Genuine slang, on the other hand, generally eschews technical terms in favour of the renaming of objects and actions, and the invention of neologisms. Chapman remarks that slang relies heavily on "figurative idiom... (and) inventive and poetic terms, especially metaphors." (11) Partridge likewise signals the importance of metaphor and figurative language of all sorts. (12)
Drawing again on current American usage, the gold oak leaves on a field-grade army officer's hat become "scrambled eggs" and the collective designation for senior officers is "brass hats" or simply "the brass," a phrase which, along with many others from the two world wars, has migrated into the general vocabulary. (13)
The hats of field-grade air force officers are decorated with stylised clouds and bolts of lightning, universally dubbed "darts and farts." Similarly a colonel, who wears eagles as his insignia, is distinguished from a lieutenant colonel by being called an "eagle-colonel," or with the fine pejorative edge present in "scrambled eggs" and "darts and farts," a "chicken colonel." To the disparagement implicit in such phrases, I shall shortly return.
The military proclivity for acronyms occasionally and amusingly spills over into true slang. A famous instance is that Second World War favourite "SNAFU," politely rendered as "situation normal, all fouled up." A rudimentary knowledge of scatological language will quickly provide the ruder and more popular version. (14)
In wartime, the general store of military slang is augmented by a special subspecies - the slang of combat troops.
Such troops use the general slang but employ, in addition, a vocabulary unique to their situation. The slang of combat troops distances its users from the safe, punctilious (and by implication, cowardly) rear echelons, while concomitantly reinforcing the separate identity and moral superiority of the combat units. (15)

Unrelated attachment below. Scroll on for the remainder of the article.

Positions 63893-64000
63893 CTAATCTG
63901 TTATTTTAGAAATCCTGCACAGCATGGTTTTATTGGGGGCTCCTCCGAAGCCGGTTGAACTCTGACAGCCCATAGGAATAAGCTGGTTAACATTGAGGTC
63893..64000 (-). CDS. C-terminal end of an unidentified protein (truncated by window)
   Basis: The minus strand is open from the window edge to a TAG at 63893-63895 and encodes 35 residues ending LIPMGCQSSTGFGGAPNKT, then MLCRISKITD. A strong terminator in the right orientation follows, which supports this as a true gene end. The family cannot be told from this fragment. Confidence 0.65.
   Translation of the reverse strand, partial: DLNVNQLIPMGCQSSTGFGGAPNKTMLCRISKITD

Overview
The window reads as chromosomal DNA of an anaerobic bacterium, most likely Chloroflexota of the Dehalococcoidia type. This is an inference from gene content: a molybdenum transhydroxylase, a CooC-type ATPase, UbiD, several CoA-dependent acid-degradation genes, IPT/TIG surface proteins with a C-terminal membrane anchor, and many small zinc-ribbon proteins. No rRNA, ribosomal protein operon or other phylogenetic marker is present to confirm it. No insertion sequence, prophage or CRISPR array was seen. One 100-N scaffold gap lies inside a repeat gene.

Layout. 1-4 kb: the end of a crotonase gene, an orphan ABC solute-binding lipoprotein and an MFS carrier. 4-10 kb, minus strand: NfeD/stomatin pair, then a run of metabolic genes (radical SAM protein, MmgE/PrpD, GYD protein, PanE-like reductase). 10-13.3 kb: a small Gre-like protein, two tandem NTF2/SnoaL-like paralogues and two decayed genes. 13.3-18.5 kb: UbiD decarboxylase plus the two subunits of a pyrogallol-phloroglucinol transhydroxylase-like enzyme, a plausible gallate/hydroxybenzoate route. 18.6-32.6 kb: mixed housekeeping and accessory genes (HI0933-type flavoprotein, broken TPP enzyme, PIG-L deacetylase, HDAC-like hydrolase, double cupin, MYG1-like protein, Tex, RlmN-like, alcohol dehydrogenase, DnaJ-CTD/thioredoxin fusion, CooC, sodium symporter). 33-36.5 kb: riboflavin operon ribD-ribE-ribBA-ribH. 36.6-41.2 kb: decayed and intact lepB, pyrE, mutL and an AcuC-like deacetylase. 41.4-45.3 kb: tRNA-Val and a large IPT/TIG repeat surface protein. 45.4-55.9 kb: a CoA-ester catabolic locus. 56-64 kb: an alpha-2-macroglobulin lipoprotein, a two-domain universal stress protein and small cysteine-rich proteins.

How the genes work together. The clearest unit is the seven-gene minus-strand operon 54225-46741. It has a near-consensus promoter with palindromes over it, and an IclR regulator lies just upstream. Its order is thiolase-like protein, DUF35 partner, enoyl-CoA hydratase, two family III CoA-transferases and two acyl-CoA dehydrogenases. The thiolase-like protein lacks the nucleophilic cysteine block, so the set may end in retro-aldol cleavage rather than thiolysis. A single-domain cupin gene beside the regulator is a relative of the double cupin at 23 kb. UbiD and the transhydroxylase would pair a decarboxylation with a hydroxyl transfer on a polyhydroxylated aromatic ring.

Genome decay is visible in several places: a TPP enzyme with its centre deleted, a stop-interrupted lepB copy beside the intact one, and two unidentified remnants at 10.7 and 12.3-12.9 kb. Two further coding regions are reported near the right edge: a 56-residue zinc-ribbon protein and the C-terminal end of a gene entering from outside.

Anyone familiar with the literature of World War I will immediately recall the pervasive "us vs. them" mentality of front and rear and the suffocating smugness of staff officers. The front line troops psychologically and linguistically occupied the moral high ground of courage, suffering and sacrifice, leaving the rear to hold the low ground of shirking and blind adherence to form and tradition at the cost of lives. Franz Schauwecker wrote that there was a crack in the structure of the army that "ran parallel to the front somewhere just outside the range of enemy fire." (16)
Before examining the characteristic language of the trench soldiers of World War I, let us briefly review the physical and psychological stresses inherent in the static trench systems of the Western Front, and the ways in which the troops coped with those pressures. In the forty years of European peace that followed the Franco-Prussian war of 1870, the general staffs of the armies analysed the campaigns, drew their conclusions, and plotted their strategies for the rematch that most were convinced was inevitable.
Unlikely as it may seem, the generals of victorious Germany and defeated France arrived at the same conclusions: only total offensive - offensive B l'outrance - could ensure victory. While the Germans planned the von Schlieffen offensive, Revanche became the motive force behind French military planning in the years between the wars. (17)
With all sides (including the British, despite their experience in the Boer War) committed to the theory of the offensive, the sudden concretion of the long-awaited war into defensive entrenchment baffled even the generals. In their obsession with the offensive, and with its psychological component of troop morale, they had failed to recognise that the enormous technological advances in weaponry worked more to the benefit of defence than of offence. The Western Front was shaped by artillery, the machine gun, barbed wire, and the spade. As early as October of 1914, a prescient young German officer wrote to a friend that
(t)he brisk, merry war to which we have all looked
forward for years has taken an unforeseen turn.
Troops are murdered with machines, horses have
almost become superfluous... The most important
people are the engineers... the theories of decades
are shown to be worthless. (18)